Opened in 1870 on Lake Erie, Cedar Point is the second-oldest amusement park in America and was home to the 1921 Dentzel Carousel, which traveled from park to park until landing there in 1971.
Artist Shelly was unaware of the stories whispered by employees about the ghostly lady who rode the carousel at night. She was simply fascinated by historic carousels – so fascinated that she made them the main subject of her work. Her life-sized renderings in pastels and oils depict carved animals from famous carousels. As drawn as she was to some of those marvelous menageries, she cannot explain why one plain old brownish horse captivated her two decades ago.
“I spent several days in a row, one summer, going back and photographing it,” she confided. She had no idea that the one horse by which she was so inexplicably mesmerized was haunted.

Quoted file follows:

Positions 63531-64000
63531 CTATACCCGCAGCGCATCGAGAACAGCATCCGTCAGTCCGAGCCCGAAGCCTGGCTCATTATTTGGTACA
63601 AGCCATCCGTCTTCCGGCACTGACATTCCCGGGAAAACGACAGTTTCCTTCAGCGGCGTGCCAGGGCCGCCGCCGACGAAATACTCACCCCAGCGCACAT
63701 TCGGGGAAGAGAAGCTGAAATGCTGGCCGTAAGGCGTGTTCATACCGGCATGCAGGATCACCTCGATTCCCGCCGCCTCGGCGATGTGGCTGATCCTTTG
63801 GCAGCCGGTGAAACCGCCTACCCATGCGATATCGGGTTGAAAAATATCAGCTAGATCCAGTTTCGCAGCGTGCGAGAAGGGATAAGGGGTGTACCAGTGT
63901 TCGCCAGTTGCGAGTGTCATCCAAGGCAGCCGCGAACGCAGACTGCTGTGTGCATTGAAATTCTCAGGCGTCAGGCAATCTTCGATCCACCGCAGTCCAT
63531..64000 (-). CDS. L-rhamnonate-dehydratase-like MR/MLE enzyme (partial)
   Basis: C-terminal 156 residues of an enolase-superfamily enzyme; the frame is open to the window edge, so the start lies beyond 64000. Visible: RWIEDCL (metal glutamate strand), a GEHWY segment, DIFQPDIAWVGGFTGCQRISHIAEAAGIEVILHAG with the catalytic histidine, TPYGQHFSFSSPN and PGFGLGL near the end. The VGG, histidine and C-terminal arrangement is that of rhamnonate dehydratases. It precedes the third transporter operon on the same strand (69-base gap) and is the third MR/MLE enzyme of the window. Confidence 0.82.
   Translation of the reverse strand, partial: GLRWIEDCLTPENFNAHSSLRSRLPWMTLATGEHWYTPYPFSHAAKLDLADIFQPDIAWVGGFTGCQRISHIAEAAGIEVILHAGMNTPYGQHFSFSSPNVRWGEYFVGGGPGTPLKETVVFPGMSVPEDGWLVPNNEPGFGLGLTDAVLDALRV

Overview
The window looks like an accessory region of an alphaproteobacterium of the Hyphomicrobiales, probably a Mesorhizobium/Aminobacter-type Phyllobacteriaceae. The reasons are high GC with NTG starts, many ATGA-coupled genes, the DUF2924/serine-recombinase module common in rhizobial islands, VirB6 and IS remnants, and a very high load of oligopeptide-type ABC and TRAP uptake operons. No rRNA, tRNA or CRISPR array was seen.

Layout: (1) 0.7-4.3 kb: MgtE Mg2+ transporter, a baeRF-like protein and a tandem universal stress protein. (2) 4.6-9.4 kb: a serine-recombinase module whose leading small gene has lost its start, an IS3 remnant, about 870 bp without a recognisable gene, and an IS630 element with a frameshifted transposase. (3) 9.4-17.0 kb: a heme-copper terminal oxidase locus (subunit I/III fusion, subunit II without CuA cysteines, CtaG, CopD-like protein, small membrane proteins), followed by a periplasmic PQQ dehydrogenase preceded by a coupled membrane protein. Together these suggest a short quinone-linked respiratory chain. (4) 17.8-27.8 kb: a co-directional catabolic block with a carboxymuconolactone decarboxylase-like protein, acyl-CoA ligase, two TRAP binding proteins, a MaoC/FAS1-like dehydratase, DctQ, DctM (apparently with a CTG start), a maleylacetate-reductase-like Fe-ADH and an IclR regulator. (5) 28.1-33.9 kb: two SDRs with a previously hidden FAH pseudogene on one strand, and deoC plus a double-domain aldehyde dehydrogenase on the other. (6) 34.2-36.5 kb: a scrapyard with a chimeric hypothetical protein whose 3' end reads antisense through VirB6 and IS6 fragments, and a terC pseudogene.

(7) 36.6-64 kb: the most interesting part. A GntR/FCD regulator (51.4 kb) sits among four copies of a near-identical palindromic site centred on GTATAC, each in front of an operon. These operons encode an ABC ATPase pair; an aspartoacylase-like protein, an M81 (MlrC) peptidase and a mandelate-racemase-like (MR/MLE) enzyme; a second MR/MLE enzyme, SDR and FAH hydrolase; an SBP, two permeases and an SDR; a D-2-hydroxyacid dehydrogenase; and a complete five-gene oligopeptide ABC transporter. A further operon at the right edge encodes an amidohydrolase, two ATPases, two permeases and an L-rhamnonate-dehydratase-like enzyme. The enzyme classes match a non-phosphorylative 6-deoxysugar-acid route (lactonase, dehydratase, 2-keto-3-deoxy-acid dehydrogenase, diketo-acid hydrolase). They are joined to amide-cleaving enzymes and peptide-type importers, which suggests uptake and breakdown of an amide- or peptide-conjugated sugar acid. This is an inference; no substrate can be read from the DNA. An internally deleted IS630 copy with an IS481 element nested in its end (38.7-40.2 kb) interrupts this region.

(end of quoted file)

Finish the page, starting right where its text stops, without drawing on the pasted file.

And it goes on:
During its time at Cedar Point, the carousel charmed children during the day and frightened employees at night. For it was then, when the park was closed, lights off and the workers sweeping up, that the carousel would come to life. It would start up – light, music and all – and a ghostly woman in a long white dress would mount the carousel horse. She always chose the same brown horse that Shelley had, carved in 1924 by Daniel C. Muller. As the specter rode around, witnesses swore that the carousel glowed.
Legend has it that Mrs. Muller fell in love with the horse that her husband had carved. So much so, that after she left this world, her spirit would return to Cedar Point for a ride on the carousel.
Adapted from the book Ghosts Among Us by Leslie Rule.
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